Although the creation of bike lanes is sometimes a temporary measure to assist cyclists during the Covid-19 crisis, there is talk about how these changes will become permanent after the end of the pandemic.

This is fantastic because it will help us to continue fighting against climate change.

Transport is a major contributor of global warming emissions, with the U.S. transportation sector alone producing approximately one-third of the country’s emissions, as Biological Diversity reports.

If more people use their bikes instead of cars, this can make a significant difference in carbon emissions.

Bikes Can Help Cities During A Crisis

First Aid on Bikes

Since cycling can give people the chance to move around easier, this can be highly beneficial to cities’ residents in the event of natural disasters or power outages, especially since these types of events can affect urban transport systems in a major way.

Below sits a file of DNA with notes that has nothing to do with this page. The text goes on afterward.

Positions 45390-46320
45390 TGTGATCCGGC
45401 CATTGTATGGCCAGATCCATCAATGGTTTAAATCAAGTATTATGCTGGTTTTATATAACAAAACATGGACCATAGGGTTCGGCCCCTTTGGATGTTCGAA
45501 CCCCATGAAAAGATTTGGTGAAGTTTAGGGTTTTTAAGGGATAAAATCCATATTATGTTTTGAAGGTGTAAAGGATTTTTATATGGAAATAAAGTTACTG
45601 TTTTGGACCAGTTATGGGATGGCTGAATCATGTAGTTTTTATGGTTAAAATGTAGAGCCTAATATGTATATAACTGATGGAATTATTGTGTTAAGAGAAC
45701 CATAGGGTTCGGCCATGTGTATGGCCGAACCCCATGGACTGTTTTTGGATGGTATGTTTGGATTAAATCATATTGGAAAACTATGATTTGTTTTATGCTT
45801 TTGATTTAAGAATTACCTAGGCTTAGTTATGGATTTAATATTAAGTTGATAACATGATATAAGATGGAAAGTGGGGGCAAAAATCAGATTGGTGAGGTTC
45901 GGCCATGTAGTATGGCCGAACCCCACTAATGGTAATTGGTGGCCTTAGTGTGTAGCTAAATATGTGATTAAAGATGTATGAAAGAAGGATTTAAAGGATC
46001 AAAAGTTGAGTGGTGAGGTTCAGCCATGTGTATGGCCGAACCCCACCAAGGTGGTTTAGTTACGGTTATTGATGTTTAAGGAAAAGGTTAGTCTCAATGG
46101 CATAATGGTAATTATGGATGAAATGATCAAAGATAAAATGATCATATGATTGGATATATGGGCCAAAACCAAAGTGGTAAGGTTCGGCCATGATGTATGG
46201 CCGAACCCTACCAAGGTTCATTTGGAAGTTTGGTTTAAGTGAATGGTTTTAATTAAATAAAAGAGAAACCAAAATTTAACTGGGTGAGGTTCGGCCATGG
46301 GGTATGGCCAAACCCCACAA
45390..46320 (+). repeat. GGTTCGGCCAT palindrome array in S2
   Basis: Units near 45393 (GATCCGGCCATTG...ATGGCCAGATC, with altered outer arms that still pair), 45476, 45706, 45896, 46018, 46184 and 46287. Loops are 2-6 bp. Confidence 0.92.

In the case of an emergency, people can easily jump on their bikes and find a place of safety. In addition, bikes can be used in rural and urban areas alike for various purposes, such as to bring food, water, and medicine to people in need.

Biking Can Keep People Healthy

During this time of Covid-19 we are seeing studies about how higher levels of pollution are being linked to higher death rates from the virus, as we mentioned earlier in this article.

But there are many other studies about how biking is better for our health.

For example, a study that was published in Dutch Cycling found that cyclists who use their bikes regularly have a 40-percent less chance of getting cancer and are also 50 percent less likely to get heart disease.

Biking Can Assist In Rebuilding The Economy

Man On Bike Infront Of Wall Street